10. It's an obsession I've fine tuned for over 6 years now. I've started micrographing my steel from the raw hearth steel. My results compliment findings in historically produced steels found by archaeologists which is neat. I am currently poised to be assisting in creating a large database of structures for other researchers to use. Lately I have pushed my furnace to cross the 2% C threshold and making larger quantities of white cast to be mixed and blended into my steel. Once carbon starts to cross 2%, ledeburite starts to form and the material starts to become a ceramic.
  11. 400x + camera optical zoom. Nital 3.6% (my exact concentration), 12 second etch. Getting better!!
  12. That would be great. As much info as I can get. I currently have the book "Optical Microscopy of Carbon Steels" by L.E. Samuels, for reference. I will also try a shorter etch this next time to see if it helps.
  13. Thank you Jerrod. I am not classically trained in microscopy so it's a learning curve. Looking at yours and looking at mine, I would say mine looks almost over etched. Idk. My left eyepiece has a faint scale bar across the middle but I never use it to take pictures because it has a crack in it. I also remembered I have .25 micron diamond paste.
  14. WOW! 10%?? Does this enhance grain boundaries? I cannot get them to show in this folded orishigane for me. My Nital is more like 3.5%. This time I lightly knocked off the oxides with 12k grit paper, etched for 25 seconds, knocked off oxides, reached for 25, etc for about 4 goes. Enhances the sharpness a little bit, but no hope of etching deeper into the boundaries. Sigh 400x
  15. I just made my own Nital with 68% Nitric and Methanol. yikes! Will do.
  16. Some micrographs of the core steel. The core steel is again W2 sandwiched between orishigane. A few show the clean weld of the two disimilar metals. I need to obtain a few more etchants to show grain boundaries.
  17. Picral, and then another that I dont have a name for that is a mixture of ethenol, picral, nitric and HCL. The picral will help bring out cementite and leave ferrite alone. The other mixture should show grain boundaries.
  18. Finally proper etchant this time, with other regeants on the horizon for different structures. I'm taking pics through the eye piece so they arent perfect or particularly crystal clear but you get the idea. 50, 100, 200, 400, 800, 800+optical zoom
  19. Same blades, no change in finish. Just got an inverted metallurgical scope an testing it out. The 800x objective is being funny so not using it yet. Remember, Ferric etch. Still waiting on SEM results of this steel.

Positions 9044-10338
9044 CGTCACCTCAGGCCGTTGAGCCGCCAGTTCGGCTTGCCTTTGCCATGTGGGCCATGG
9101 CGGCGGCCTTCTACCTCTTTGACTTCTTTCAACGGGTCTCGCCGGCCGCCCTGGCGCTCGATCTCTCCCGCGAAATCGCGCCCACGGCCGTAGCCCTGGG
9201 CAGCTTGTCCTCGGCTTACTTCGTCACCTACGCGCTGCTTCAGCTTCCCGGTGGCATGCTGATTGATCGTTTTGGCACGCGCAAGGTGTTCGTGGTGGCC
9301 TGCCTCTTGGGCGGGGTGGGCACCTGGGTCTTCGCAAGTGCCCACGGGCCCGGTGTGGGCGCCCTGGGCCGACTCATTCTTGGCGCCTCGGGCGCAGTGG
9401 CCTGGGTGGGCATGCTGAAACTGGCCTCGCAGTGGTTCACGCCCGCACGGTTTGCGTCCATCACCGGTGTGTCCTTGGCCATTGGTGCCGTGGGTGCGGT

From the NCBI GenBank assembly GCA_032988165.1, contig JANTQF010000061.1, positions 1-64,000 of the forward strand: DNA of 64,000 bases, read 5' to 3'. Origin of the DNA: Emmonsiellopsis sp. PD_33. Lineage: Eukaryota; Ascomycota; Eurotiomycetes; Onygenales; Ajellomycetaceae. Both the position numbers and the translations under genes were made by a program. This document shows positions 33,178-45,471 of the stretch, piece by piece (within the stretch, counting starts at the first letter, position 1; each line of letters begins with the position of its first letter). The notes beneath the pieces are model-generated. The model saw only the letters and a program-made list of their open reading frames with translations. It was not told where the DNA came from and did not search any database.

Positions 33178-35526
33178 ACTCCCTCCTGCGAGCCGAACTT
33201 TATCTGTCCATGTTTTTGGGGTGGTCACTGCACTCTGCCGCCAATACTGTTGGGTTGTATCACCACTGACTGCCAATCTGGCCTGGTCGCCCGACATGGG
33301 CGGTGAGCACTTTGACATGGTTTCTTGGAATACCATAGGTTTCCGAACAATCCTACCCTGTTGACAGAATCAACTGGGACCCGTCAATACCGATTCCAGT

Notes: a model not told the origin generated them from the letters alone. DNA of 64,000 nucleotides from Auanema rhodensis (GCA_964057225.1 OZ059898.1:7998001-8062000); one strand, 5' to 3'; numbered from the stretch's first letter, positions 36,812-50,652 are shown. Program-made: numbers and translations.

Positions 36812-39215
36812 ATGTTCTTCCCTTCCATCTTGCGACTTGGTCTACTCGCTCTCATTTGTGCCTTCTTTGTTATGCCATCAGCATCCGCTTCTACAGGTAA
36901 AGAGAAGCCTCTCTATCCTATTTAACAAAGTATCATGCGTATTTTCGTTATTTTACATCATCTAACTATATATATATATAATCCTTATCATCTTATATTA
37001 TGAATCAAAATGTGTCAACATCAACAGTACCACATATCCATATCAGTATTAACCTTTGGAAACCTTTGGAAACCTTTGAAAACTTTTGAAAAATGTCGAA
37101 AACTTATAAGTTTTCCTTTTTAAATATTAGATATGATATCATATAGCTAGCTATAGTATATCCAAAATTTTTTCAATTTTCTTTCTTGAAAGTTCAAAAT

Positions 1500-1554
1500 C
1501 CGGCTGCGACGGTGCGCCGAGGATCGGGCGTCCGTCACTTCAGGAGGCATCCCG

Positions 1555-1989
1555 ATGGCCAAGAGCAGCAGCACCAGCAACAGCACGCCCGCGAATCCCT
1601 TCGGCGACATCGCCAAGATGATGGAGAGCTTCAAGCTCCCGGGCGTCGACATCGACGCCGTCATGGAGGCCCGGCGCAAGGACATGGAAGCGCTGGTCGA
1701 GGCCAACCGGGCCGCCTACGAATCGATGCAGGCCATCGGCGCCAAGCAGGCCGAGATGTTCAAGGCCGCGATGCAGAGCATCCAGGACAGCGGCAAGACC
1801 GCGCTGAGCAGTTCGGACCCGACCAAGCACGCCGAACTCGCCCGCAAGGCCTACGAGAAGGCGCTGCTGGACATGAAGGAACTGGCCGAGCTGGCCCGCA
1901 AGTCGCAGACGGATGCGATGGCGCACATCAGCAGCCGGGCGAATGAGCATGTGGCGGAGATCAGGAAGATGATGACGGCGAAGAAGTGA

20. I said screw it and started polishing it for kasumi anyway (japanese natural stone polish). Long way to go :0
  21. Nickle doesnt like leave the steel all too much in this style of melt. Are you taking this chunk to forge welding temps to work it into a welded bar?
  22. Have been working on the ability to push carbon into high carbon steels to make them higher carbon steels using higher carbon orishigane and carbon migration principles laid out by Verhoeven. This orishigane was pulled from the furnace and knowing how well I can make ultra high carbon steel from one end of the puck to the other, used the entire mini-bloom of orishigane. Folding was conducted using my own formulation of mud and rice straw ash. From there it was folded 9 times and laid to rest until I was ready to use it. The spark yielded a rather high carbon spark. Much higher than W2, so I set out to sanmai weld W2 with orishigane at mid to high temp welding heats with soak in hopes of pushing carbon into the W2. Then drawn out into a billet to be used as core material. From there I constructed a sanmai with this material and my usual 1018 mild jacket. This time using a lower temp forgeweld to mitigate migration into the mild. Drawn out and a gyuto was made. Hardened using japanese Ht techniques and just got done machine grinding it. On to hand sanding. Unfortunately I dont have time to make this a kasumi style kitchen knife and stone polish it like I really wanted to as this is going to Bladeshow and I dontnhave time. So sandpaper, loose abrassives and etchants it is.
  23. Btw, my original assertion was that the steel was 1.7%. Which is reaaally close to the 1.64% C it tested as. This is vindicating. Also i would love to share the results of the suspected cast pucks but will put that in hold until something is written up.